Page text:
Magpies by Kate Crowley
By Kate Crowley
I have often spoken of my fondness for all members of the Corvid family (jays, crows, ravens and nutcrackers). Their innate intelligence has been well studied and scientists have noted that in terms of the ratio between brain volume and overall size these birds compare relatively speaking with primates and whales.
Living in northern Minnesota my favorite of the group are ravens, but if I were to move out west, it would definitely be the black billed magpies. Like their relatives, they are a very social species, often to their detriment because of their habit of roosting in trees in large numbers and disturbing the peace of their human neighbors.
I first saw these striking black and white birds, with bronzy green iridescent tail and rounded wings in the Badlands of South Dakota. They had taken up residence around the cabins at Cedar Pass Lodge. Their loud, scratchy sounding chuck-chuck-chuck calls were the soundtrack for our visit. One of the most impressive parts of these birds is their tails, which are more than half as long as their bodies. There is no way you can mistake them when you see them flying overhead. I have wondered why they would have evolved such unusually long tails and though I have not found any answers, my own supposition is that since they are birds of the windy plains and mountains, their tails act like those on a kite, helping them to navigate.
Whenever we returned to the cabins at Cedar pass, I looked forward to seeing the magpies and then West Nile Virus hit. The Corvids were especially vulnerable to this disease and it seemed to have a noticeable impact on the magpies in South Dakota. When we returned a few years ago we found very few of the birds and they have not returned in the numbers we once saw.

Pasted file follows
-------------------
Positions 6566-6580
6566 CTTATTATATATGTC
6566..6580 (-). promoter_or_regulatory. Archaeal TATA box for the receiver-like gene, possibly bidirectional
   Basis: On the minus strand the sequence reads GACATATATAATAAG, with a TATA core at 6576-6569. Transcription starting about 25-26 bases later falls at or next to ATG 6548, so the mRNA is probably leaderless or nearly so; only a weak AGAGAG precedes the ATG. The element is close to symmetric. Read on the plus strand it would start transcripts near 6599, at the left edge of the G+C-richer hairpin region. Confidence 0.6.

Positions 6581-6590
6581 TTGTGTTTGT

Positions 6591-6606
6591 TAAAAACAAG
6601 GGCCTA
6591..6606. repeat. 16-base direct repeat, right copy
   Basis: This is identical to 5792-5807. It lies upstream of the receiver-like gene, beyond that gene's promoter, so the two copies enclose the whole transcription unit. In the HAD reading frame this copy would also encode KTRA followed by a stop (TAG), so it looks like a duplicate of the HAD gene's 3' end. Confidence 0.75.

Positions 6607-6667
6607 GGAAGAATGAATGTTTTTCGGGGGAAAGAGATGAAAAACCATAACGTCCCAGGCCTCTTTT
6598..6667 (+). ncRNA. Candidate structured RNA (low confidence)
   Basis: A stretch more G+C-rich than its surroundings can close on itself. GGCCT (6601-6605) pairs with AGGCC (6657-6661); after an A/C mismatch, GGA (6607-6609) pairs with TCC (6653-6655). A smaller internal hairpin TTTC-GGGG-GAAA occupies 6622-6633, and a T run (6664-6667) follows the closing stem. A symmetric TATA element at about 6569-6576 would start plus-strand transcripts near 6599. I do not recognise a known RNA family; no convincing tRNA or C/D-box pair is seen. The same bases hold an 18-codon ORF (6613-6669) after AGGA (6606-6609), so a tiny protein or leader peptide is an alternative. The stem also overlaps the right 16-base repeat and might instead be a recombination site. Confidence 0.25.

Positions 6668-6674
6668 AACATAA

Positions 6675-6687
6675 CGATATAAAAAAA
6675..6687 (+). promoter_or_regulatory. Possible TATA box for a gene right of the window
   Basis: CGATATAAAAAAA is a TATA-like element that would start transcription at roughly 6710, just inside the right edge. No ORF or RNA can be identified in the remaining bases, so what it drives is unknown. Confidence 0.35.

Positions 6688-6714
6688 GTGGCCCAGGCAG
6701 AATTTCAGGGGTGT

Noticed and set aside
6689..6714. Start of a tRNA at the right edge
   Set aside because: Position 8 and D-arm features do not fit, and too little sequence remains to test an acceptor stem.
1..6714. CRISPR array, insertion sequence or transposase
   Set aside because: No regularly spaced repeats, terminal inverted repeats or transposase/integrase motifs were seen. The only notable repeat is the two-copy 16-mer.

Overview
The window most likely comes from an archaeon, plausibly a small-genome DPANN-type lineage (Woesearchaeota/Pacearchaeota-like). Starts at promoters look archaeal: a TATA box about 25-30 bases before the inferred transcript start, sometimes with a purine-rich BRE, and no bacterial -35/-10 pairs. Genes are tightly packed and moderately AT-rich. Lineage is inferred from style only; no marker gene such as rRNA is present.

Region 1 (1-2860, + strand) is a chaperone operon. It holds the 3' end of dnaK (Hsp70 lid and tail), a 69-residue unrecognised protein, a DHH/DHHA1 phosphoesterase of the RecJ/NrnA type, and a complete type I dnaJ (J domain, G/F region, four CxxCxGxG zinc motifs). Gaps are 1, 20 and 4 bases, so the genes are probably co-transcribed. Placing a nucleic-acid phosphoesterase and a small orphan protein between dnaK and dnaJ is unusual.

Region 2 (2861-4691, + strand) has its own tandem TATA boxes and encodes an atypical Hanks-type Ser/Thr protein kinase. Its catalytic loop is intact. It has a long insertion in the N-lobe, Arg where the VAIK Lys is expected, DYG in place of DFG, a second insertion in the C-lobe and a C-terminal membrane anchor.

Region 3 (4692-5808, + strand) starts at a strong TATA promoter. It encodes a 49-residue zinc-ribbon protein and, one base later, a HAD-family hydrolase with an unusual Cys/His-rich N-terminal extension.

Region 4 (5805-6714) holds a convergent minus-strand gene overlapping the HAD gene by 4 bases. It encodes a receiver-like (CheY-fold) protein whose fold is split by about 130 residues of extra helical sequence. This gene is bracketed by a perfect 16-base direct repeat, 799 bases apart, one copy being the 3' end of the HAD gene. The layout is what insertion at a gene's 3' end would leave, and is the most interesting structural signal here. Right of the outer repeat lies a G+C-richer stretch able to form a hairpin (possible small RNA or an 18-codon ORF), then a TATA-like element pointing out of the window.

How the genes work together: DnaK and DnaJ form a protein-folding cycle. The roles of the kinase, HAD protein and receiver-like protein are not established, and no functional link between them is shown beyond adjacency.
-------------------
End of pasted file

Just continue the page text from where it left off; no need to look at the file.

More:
I didn’t realize we had black billed magpies in our state, except accidentals that got blown off course, but this past May when we were canoeing on the Mississippi River by Itasca State Park, Mike and I were startled to see a pair of magpies fly across a road and into the woods. We expressed our surprise to our friend who has a cabin not far from the park and he told us he regularly has a pair nest on his property. In checking out their status I have learned that they do in fact live in the northwestern part of the state, most being seen around Crookston, Baudette, Roseau and Itasca.
While it is true that they are primarily found in rangelands, sagebrush, streamside thickets or shrubby riparian areas, they will also inhabit open woodlands and pasture lands. They generally avoid dense forests, which is one reason we were so surprised to see them near Itasca. Proximity to water is important in their choice of territories and nesting sites. It is likely that these birds have benefitted from increased harvesting of forests and the reduction of contiguous forest acreage.
They exhibit the same habits of foraging for food wherever humans live, as well as managing to survive in more remote, wilderness areas. Like other corvids Magpies are scavengers and omnivores, which means they will eat just about anything they can find, but if they were not around humans their food supply would consist of larger insects, slugs, small mammals, young birds, eggs and carrion.
Magpies are gregarious birds, traveling in flocks of 6-10 normally, but larger numbers in the winter. A pair generally remains together for a year, but if one dies, it will be replaced rapidly. I watched magpies again this month when I was in Bozeman, Montana. Here the birds are as common throughout the town as the crows and ravens, but so much more beautiful to watch. While on the ground looking for food they will hold their tail up and hop or strut in a jerky manner. I have read accounts of people conditioning the birds to come in close with food, but like all corvids, they are wary around humans too and will quickly take flight if harassed.
The name Magpie supposedly comes from a Middle English name for the bird, which in turn was derived from the French name Margot. Though not commonly heard anymore it also came to be a pejorative for a ‘noisy, talkative woman’. Strange how you never hear of men referred to in that way, though we all know that this trait is shared by some members of both genders.